After writing last week about a father's role in the birthing room, it occurred to me that I would be remiss not to address my own personal experience in the delivery room as you might find it surprising and perhaps even helpful.
Like many dads, I attended birthing class with my wife, watched videos and even read a book or two on the subject of birth. However, studying for the experience and being in the frontlines of a birth are, of course, two different things; and as prepared as I tried to be for the occasion, I thank our lucky stars that we decided to have a doula present with us in the hospital room.
Yes, you're reading this correctly. As a dad, I strongly encourage parents to have a doula present at the birth, especially if it's in the hospital. I realize that for many dads this might be considered some sort of demotion of their role in the birthing process, but I see a doula's job rather differently. Let me explain.
First, when my wife, Deborah, and I initially interviewed doulas, we were looking for someone who could work with both of us and who would be respectful of my role in the delivery process. We ultimately hired a doula, named Sabine, who was very considerate of what our needs were as parents. While it was an additional cost to hire her, we thought it would be worth the extra money. Little did we know how true this would be as I'll soon explain.
When the day came for the baby to arrive, Sabine was there, not just to support Deborah, but myself in the process as well. The nurses seemed a bit taken aback by her presence but we were so glad she was there.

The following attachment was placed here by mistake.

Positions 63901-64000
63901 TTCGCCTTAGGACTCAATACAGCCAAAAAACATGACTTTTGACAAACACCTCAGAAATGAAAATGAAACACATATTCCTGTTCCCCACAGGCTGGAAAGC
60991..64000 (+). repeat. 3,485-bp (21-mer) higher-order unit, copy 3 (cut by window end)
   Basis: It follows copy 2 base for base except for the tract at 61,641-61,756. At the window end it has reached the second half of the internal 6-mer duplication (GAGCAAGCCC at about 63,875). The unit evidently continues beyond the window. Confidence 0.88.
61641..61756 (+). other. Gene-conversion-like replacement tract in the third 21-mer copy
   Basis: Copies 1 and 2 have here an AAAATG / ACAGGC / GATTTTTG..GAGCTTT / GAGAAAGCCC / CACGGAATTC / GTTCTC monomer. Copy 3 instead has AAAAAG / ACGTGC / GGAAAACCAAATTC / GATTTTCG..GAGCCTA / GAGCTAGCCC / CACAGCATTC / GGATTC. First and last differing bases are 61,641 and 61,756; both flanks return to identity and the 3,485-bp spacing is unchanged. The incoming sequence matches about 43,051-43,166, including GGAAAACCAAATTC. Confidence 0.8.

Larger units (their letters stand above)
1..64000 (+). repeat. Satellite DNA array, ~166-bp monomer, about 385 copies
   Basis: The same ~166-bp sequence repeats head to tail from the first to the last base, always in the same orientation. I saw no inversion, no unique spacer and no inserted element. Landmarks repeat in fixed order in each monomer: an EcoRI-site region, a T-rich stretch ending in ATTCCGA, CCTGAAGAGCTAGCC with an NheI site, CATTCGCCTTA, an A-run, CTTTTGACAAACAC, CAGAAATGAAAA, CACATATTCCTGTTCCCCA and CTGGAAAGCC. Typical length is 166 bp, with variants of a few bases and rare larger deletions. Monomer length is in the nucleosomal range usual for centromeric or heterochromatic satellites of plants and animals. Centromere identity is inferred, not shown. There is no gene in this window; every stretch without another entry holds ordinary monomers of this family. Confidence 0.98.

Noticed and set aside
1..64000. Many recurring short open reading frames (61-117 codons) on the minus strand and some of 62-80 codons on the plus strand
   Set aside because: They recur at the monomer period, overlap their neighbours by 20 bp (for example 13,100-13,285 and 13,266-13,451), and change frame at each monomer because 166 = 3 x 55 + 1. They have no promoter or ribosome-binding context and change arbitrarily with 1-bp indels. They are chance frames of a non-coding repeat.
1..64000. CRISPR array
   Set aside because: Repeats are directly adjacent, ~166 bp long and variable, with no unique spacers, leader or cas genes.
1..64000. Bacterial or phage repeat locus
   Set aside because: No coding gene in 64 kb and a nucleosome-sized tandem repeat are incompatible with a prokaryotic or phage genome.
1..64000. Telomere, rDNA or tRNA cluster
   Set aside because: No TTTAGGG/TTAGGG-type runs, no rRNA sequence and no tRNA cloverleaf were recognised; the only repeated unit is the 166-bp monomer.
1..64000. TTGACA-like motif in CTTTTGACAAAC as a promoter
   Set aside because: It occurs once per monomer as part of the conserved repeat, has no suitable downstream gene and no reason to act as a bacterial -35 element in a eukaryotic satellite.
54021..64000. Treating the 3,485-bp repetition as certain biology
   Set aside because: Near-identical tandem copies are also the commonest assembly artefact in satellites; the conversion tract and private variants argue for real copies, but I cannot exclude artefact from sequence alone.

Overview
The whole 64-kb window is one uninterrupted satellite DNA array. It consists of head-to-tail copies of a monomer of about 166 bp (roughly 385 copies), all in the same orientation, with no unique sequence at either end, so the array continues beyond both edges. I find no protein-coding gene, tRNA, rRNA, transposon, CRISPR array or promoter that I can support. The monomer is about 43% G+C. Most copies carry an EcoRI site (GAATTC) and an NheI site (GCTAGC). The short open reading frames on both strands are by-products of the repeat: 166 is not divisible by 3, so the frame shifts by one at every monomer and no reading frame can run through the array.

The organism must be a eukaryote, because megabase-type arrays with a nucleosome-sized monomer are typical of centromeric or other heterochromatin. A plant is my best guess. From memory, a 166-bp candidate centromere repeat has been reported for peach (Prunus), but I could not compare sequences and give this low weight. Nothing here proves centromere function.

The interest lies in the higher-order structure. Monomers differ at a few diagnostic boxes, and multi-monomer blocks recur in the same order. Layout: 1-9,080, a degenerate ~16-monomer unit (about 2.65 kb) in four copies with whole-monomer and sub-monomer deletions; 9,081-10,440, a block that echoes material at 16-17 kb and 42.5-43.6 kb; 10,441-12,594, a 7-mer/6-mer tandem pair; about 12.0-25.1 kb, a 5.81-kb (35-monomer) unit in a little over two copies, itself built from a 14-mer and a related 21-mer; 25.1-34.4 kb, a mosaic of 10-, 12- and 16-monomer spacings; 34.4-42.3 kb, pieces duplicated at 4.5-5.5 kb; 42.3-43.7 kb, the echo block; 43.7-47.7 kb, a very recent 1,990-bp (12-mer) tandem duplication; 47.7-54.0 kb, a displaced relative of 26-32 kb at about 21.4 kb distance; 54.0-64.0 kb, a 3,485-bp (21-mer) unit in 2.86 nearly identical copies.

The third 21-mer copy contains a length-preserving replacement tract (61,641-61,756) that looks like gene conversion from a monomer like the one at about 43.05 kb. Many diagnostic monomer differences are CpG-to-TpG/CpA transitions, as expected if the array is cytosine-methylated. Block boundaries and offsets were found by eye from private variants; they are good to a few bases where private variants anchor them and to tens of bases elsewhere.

While Sabine was supportive of us, she took a backseat to our doctors and nurses; but then, after 19 hours of intense labor, it seemed that our baby was not going to arrive by natural means. The doctor then informed us that surgery would be necessary. At this, Sabine spoke up and asked for a few minutes to try some alternative birthing positions to help along the process. The doctor nervously granted the request and when Sabine instructed my wife to get off her back, the nurses were less than thrilled.
A few minutes later, our first son, Charlie, was born naturally. If not for Sabine, Deborah would easily have had a caesarian birth as were 32 percent of births in this country in 2007 - up 53 percent from 1996. In our home state of New Jersey, 38.3 percent of births in 2007 were caesarian. The reasons for these increased rates are often attributed to hospitals seeing caesarian births as a more controlled, efficient approach as well as having less insurance liability than a vaginal birth. The World Health Organization suggests that the rate should be no more than 15 percent. As a dad, I find the statistics about caesarian births in our country to be problematic and I feel very grateful that a doula like Sabine was present in both of our son's births.
So, if you're a dad-to-be and you are hesitant to rescind your position as the only advocate for the delivery of your child, consider the percentage of caesarian births in this country and how those statistics might change with an experienced doula by your side, giving you and your partner the support you deserve during one of the most challenging and meaningful days of your life.
(Dana H. Glazer is the award-winning director of the feature length documentary film, The Evolution of Dad. To learn more about the film, please visit www.evolutionofdad.com)
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